Crack a beer and grab a seat. Today’s entertainment is a double feature from two Texas-based bands with a proclivity for taking black metal and turning it on its ugly, corpse-painted head. First up is Cara Neir, an idiosyncratic, punky duo whose hardcore-tinged blackness often lends itself to wild stylistic forays, as heard on 2013’s Portals to a Better, Dead World. On the flip side is Wildspeaker, a crustier, sludgier outfit who formed in 2013 and released debut Survey the Wreckage last year. They’re here to deliver Guilt and His Reflection, 13 tracks depicting “humanity crumbling into itself” through “the story of post-civilization sins committed when desperation overwhelms.” Foreboding stuff – but is it worth the price of admission?
For Cara’s side, the answer to that question depends on how weird the shit is you’re into. Led by multi-instrumentalist Garry Brents, these seven songs weave a quilt of off-kilter drumming, unusual-sounding chords, and oblique note sequences overlaid by vocalist Chris Francis’s throaty, wet rasp. Opener “Halo of Grey” begins almost like an Atheist song with its rapid wonky basslines and jazzy guitars, before moving into terracing riffy buildups and finishing with a spacier, cosmic sea second half. Follow-up “Clinging to My Last Bit of Sanity” introduces galloping passages joined by smooth, beady leads and bashed final tremolos, but the biggest oddball is “Ego Eats Man,” which features lo-fi bedroom singing akin to A Place to Bury Strangers, interspersed with distant delayed melodies and jangly chords like screamo act Touché Amoré.
Now I’ll be honest – if I’d read that last paragraph before hearing Guilt, I’d probably assume Cara’s songs were too heady and exhausting to be worth my time. Fortunately, they’re anything but. The slinky, distinct basslines are often more memorable than you’d expect, and the ricocheting tremolos are deceptively enjoyable. For how rhythmically disjointed everything seems on first pass, there’s a slick cohesiveness amongst the exotic time signatures and occasional blastbeats. Sure the snare sounds somewhat wooden and the drums are a tad quiet, but at the forefront, the guitar and bass still etch out a richly gothic, willowy atmosphere. As demonstrated by the low thumping plucks and xylophone hits of ambient finisher “Guilt,” this band has a true character in addition to their captivating music.
Wildspeaker’s side, on the other hand, is slightly more conventional but immensely more savage. Unlike the bass-led compositions of Cara, these six tracks are a fierce treble barrage, powered by battering drums and an abrasive guitar tone that sounds like razor blades in a blender. Vocalist Natalie complements this with a high-register, acidic rasp that recalls other similar female-led acts like Iskra, Black September, and Oathbreaker. Only fragments of the sludge from Survey remain in the form of a few creeping chugs – as a whole, this is fast and uncompromising.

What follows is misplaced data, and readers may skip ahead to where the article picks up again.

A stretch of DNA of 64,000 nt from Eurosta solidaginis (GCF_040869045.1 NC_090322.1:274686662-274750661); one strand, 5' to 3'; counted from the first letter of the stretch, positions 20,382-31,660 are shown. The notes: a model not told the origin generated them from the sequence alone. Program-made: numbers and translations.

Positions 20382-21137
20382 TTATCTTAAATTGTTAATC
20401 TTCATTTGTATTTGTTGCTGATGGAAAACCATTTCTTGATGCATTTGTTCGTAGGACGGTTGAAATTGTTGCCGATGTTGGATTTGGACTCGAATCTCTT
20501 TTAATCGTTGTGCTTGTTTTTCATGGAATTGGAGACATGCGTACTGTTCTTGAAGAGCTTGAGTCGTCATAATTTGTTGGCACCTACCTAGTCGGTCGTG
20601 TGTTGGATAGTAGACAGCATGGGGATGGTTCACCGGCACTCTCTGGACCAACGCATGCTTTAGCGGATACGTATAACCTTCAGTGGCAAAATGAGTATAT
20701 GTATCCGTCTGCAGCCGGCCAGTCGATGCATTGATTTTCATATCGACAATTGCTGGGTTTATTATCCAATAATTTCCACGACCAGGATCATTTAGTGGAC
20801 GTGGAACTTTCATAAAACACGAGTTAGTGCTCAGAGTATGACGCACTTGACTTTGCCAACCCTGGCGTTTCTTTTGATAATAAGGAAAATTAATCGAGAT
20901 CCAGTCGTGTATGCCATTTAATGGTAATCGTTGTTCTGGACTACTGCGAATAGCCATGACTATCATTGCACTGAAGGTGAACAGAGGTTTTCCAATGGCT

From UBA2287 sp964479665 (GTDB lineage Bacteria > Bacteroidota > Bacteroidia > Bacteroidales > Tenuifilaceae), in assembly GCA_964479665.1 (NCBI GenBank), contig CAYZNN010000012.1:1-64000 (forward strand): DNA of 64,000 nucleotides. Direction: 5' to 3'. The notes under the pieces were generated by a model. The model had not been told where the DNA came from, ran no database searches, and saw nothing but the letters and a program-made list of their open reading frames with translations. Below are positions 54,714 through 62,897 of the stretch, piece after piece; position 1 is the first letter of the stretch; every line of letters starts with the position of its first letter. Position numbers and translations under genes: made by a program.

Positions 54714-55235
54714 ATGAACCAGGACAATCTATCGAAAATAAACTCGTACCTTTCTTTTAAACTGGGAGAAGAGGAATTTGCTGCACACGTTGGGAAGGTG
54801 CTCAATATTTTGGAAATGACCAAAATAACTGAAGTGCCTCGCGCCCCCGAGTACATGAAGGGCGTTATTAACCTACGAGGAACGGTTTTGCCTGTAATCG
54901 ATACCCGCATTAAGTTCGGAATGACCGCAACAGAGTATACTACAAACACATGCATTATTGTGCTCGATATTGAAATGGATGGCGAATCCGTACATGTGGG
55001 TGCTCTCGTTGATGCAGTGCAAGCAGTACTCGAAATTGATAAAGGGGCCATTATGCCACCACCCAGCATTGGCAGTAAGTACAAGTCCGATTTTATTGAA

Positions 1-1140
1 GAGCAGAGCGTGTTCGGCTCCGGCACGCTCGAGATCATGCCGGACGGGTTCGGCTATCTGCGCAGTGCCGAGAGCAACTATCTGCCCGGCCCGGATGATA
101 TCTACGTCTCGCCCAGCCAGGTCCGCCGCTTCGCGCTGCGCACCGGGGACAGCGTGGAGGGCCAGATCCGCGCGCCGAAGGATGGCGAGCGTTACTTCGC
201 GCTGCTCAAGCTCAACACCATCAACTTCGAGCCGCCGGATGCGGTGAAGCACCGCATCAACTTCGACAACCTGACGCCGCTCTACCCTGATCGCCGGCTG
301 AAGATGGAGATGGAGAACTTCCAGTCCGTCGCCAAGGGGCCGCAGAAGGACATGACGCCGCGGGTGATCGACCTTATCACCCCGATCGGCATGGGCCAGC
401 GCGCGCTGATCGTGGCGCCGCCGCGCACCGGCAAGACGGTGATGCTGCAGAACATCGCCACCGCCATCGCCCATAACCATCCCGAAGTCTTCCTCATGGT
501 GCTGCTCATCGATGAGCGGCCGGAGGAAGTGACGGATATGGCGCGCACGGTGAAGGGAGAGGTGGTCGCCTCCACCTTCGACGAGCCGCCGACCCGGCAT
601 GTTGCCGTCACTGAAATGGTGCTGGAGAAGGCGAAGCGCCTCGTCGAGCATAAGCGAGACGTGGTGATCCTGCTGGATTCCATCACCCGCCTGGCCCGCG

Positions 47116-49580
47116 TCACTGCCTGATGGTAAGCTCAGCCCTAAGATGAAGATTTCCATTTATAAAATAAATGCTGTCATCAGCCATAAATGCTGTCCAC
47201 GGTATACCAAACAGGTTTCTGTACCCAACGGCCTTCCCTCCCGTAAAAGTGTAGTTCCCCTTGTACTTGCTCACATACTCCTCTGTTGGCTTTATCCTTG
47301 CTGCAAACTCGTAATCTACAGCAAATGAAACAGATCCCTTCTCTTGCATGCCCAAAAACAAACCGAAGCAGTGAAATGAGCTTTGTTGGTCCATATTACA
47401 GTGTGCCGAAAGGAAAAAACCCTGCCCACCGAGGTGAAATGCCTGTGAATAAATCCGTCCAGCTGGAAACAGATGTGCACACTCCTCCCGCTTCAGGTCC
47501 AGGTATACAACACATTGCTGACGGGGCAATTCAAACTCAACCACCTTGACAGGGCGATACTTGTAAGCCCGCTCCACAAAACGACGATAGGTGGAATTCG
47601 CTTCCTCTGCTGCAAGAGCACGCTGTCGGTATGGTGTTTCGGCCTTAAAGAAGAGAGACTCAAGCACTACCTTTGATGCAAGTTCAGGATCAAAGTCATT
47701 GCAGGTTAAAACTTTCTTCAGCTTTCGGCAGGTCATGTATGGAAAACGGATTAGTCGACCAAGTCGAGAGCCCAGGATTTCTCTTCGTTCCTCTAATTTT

Fortunately, the band still write solid riffs, offer enough room to let them be discerned, and supplement them with unusual moments knitted fascinatingly into the record’s overall framework. Take opener “Desecration Plague,” which charges from fearsome blasting into a stomping rhythm under surprisingly meaty guitar progressions. “Hunt the Weak” stands out for its harrowing ascending tremolos, “Stages of Decomposition” works upward from a morose waltzing melody, while “Sins of Desperation” morphs a skewered stoner-esque riff into a hammering D-beat assault. Yet most surprising is closer “His Reflection,” which finishes with blastbeats and major-key strumming that strongly recalls a certain shall-not-be-named pink record. But put down your Pitchforks – “Reflection” works as a powerful finish, made more poignant by its inspired writing and how different it is than everything else here.
In all, to say Guilt surprised me is an understatement. I’m used to splits featuring covers, re-recordings, or one-off experimental tracks that prove little more than a curiosity. Here, Cara Neir and Wildspeaker have crafted a joint record where each side is incredibly accomplished and has its own identity, and yet they complement each other immaculately both in mood and arrangement. Maybe the most surprising part is that the songs average only three minutes in length, and not one feels unjustly truncated for the 39-minute runtime. The only real downside is that, as of now, the only physical release of Guilt will be via cassette. But hey – for those who don’t like mp3s, this is more than worth digging out the Walkman for.
DR: 5 | Format Reviewed: 224 kbps mp3
Label: Broken Limbs Recordings
Websites: facebook.com/caraneir | caraneir.bandcamp.com | facebook.com/wildspeaker | wildspeaker.bandcamp.com
Releases Worldwide: September 16th, 2016